The supply chain can gain the most from IoT technology. Shipments can be traced throughout the delivery process, speeding up implementations. When stock is low, the IoT is proactive and places orders to restock various items automatically. Equipment monitoring can also be used to predict when equipment needs service and maintenance.

Things Bring Visibility

The supply network involves multiple touchpoints. Manufacturers, suppliers, and customers need visibility and access to accurate, up-to-date information at every point along the way for an IoT application to provide the data they require to optimize logistics and transportation processes.

The IoT will improve visibility of products in the supply chain, allowing supply chain managers to see data for packages, materials handling equipment, vehicles, and warehouses from any device, such as GPS and RFID readers.

Strengthened by advanced technologies, sensors, and a strong informed supply network, businesses will be able to predict, correct, and even prevent problems such as inventory outages, failed equipment, poor environmental conditions, and safety hazards before they occur, keeping their supply chains running at optimal efficiency.

Things Allow Integration

IoT will affect every aspect of the supply chain. The product lifecycle management (PLM) system will grow to incorporate in-service product performance measuring and monitoring. The enterprise resource planning (ERP) system will be able to detect a malfunction and issue a work order for the parts that need repair and replacement; and the customer relationship management (CRM) platform will automatically feed pipeline data that improves forecasting so buyers better anticipate supply chain needs.

With the integration of these systems, IoT will revolutionize the customer experience. Picture this: Your company bought you a cellphone four years ago, and the charger is failing due to a badly worn cord. The cellphone detects the intermittence of the electrical signal and sends an alert to the integration platform, which routes communications to the e-commerce, PLM, and ERP systems.

Your company’s purchasing agent then receives a replacement order form automatically from the marketing automation system, and the product manager receives data in the PLM system informing a decision to improve future models. The e-commerce system receives your approved order, and the integration platform triggers the ERP system to record the transaction and the logistics system to ship it to your office.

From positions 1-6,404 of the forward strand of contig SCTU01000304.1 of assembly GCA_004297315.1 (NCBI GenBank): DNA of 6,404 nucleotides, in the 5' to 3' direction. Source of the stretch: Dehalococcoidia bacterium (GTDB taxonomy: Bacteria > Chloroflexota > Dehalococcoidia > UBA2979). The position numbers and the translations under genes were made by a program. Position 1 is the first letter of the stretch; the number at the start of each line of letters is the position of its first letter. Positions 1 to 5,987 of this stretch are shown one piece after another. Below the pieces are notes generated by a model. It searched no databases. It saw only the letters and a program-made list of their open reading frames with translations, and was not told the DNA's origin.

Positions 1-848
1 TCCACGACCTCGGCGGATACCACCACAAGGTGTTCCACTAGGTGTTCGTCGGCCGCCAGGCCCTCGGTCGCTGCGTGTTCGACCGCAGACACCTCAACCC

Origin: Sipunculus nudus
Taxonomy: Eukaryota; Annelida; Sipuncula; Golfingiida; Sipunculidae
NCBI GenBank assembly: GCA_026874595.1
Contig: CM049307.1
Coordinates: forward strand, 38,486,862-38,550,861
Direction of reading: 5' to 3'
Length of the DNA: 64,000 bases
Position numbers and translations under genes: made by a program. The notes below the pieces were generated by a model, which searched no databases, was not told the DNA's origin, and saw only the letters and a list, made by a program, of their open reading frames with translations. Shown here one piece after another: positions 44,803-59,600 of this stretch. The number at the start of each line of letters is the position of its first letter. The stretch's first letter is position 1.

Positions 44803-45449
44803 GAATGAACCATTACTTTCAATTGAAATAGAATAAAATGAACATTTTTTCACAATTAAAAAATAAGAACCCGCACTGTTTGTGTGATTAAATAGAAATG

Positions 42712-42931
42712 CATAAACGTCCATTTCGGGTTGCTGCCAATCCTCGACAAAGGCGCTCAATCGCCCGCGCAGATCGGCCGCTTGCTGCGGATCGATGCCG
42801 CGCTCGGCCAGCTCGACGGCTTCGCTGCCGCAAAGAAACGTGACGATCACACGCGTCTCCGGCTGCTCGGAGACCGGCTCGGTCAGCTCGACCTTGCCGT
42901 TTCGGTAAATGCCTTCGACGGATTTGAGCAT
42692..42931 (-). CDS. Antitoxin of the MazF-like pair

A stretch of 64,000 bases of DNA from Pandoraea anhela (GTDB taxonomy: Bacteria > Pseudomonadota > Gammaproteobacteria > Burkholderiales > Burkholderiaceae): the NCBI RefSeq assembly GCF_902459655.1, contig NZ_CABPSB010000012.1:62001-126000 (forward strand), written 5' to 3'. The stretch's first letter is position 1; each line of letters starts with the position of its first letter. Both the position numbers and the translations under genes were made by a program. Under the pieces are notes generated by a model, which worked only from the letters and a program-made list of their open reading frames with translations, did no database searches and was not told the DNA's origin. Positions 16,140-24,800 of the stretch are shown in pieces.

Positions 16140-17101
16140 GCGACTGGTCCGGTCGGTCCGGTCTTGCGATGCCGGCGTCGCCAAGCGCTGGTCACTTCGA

You receive the package with a message, “Your cellphone charger is about to fail. Here is the replacement.” Upon delivery confirmation, the integration hub then triggers the CRM system to send you a thank-you note for the order, and records responses to a customer satisfaction survey.

Without integrating the core systems, this amazingly satisfying business process would be manual, time-consuming, and detrimental to the customer experience. IoT-capable integration platforms need to be real-time, highly scalable, and completely secure. As IoT becomes a more standard technology used to optimize business processes, you need to make sure your integration architecture can handle, adapt, and grow to meet the supply chain’s complex data integration requirements.

Transforming Supply Chains Into Supply Streams

by Amarnath Shete | Global Head, Internet-of-Things Advisory, Wipro Digital

The Internet of Things (IoT) has tremendous potential to change the structure of the supply chain—from a linear, step-by-step process, to a seamless, data insight-driven stream. By enabling innovation, communication, and an improved customer experience, IoT can transform supply chains in the following key areas:

  • IoTizing the warehouse. By enabling IoT levers, warehouse managers can better track, trace, and move inventories, as well as prevent loss and damage. IoT allows integration between intra- and inter-logistics components, which reduces wait time and streamlines coordination between logistics providers and warehouse managers.